You don’t say it ain’t so: Baltimore Sun lays off copy editing maestro

John McIntyre in bow tie.

John McIntyre.

John McIntyre, a veteran copy editor whose blog, You Don’t Say, became a vital grammar and usage forum for journalists and journalism teachers, was determined to be less than vital to the Baltimore Sun yesterday and laid off—reportedly with a dozen fellow editors reportedly with 60 other newsroom employees.

“It’s superfluous to say that a veteran editor and teacher is available for work, but I am,” he tweeted this morning on Twitter, a platform he had labelled, just days earlier, the latest threat to the English language. “Now I’ll step back to make room for the offers.”

McIntyre was chief of the Sun’s copy desk. In his blog, he presides with humor and erudition over such tensions as verb tense, commas and apostrophes, though lately he has seemed increasingly occupied with the state of “our moribund newspapers.” An old-school drudge, he nonetheless embraces the new, engaging in constructive dialogue with blog commenters, maintaining accounts in Facebook and Twitter. He has promised to keep all that going now that his years at the Sun have set.

McIntyre mixed a large Manhattan yesterday evening to mark the end of almost 23 years at the newspaper, owned by the Tribune Company. He announced his departure early this morning in his final posting:

It was, as they say in theatrical circles, a good run. I had more than two decades of the company of some of the smartest and funniest people I have ever known, working for supportive editors of the paper, and in all that time we struggled day after day to make The Sun a formidable newspaper. We succeeded more often than we failed, and no man has been more fortunate in his colleagues than I have.

But when the curtain falls, you are supposed to get off the stage, and this is my final post at baltimoresun.com. I expect to continue blogging elsewhere, but you will no longer find me at my post here. In addition to colleagues who have been great fun, I have had the good fortune to collect a remarkable corps of loyal readers, and I salute you all with gratitude and affection. You have enriched my life.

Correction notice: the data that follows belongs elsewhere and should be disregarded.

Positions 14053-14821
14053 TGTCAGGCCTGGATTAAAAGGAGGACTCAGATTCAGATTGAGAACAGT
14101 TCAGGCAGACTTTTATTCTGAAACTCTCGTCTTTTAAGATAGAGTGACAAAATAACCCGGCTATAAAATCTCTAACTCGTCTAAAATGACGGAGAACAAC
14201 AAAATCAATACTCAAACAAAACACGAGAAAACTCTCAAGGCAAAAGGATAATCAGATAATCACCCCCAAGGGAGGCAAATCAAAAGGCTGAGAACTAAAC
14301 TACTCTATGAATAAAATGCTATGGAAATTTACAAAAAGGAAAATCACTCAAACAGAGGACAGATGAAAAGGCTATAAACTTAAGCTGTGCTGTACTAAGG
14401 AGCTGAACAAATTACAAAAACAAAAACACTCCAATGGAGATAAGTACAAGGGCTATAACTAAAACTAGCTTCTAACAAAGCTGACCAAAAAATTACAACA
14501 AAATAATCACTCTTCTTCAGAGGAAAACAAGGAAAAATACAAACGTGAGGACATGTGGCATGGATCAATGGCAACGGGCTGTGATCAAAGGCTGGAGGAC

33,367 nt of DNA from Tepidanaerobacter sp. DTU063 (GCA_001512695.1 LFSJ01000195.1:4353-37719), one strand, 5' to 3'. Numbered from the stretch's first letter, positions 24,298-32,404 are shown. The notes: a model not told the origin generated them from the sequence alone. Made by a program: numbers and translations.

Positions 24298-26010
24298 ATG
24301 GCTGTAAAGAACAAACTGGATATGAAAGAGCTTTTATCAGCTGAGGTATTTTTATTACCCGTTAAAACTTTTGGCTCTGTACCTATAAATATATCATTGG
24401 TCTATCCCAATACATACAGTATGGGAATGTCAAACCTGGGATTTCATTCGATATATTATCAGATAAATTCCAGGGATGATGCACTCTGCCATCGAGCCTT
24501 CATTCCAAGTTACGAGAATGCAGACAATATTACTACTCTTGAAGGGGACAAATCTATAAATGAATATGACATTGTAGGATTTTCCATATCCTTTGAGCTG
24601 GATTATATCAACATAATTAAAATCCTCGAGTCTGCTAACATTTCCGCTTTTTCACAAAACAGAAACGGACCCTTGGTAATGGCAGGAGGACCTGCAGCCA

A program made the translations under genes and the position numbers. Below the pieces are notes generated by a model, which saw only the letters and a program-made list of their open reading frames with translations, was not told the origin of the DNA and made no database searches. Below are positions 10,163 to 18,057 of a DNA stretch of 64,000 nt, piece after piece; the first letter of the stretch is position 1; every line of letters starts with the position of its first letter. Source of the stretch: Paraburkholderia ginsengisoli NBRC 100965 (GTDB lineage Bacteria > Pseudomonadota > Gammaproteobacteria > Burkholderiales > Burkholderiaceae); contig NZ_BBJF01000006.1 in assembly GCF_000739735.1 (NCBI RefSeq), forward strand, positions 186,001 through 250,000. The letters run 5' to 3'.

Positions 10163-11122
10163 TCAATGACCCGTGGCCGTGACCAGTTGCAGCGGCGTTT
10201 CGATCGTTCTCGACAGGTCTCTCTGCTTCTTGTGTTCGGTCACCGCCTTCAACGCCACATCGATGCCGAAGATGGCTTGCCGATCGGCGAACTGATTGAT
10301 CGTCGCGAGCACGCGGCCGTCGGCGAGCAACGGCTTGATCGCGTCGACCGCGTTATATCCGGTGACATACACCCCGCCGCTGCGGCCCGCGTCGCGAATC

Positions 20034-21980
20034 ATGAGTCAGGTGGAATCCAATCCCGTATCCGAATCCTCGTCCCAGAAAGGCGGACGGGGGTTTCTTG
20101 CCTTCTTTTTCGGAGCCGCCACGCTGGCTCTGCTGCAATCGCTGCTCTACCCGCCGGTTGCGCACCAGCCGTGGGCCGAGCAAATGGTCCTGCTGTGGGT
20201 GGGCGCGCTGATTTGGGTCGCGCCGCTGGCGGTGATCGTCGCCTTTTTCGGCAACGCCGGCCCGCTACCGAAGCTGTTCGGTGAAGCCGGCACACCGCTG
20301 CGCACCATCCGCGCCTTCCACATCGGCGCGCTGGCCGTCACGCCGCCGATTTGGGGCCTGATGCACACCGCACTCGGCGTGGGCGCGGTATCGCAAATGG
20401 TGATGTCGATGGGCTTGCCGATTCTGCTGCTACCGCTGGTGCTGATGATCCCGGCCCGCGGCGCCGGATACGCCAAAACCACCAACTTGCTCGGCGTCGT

Fellow Sun blogger Nancy Johnson, hired by McIntyre twice as an intern and once for the staff, describes him thus:

This is a man who wore a bow tie to the newsroom on a regular basis. Who scootered around the office delivering pronouncements and sometimes a big rubber chicken. Who had a plastic foot wedged between his desk and the wall, just in case you weren’t nervous enough when blindly entering his office.

This is a man who, as far as I can tell, was devoted especially to three things in life: his family, good Kentucky bourbon and making sure, every day, that The Sun’s readers were greeted with clear and concise stories, which answered their questions, addressed their concerns and fired up their minds about the world around them.

Reminiscences like these, and more on Facebook, inspired McIntyre to write, again on Twitter: “Not. Dead. Yet.”

The Tribune Company is in bankruptcy, with declining revenues, declining circulation, and billions in debt. But it may oversimplify the situation to blame the decline of Tribune newspapers on the economy or competition from the internet. In a mid-April interview with Bill Moyers, former Sun reporter David Simon noted that Tribune began disassembling its newsrooms in the mid-1990s, before the internet had become a threat. Simon took the Sun’s third buyout in 1995 and went on to become, most famously, creator of HBO’s “The Wire.” He charges that executives at Tribune, Times-Mirror and other industry giants killed the industry with gross mismanagement.

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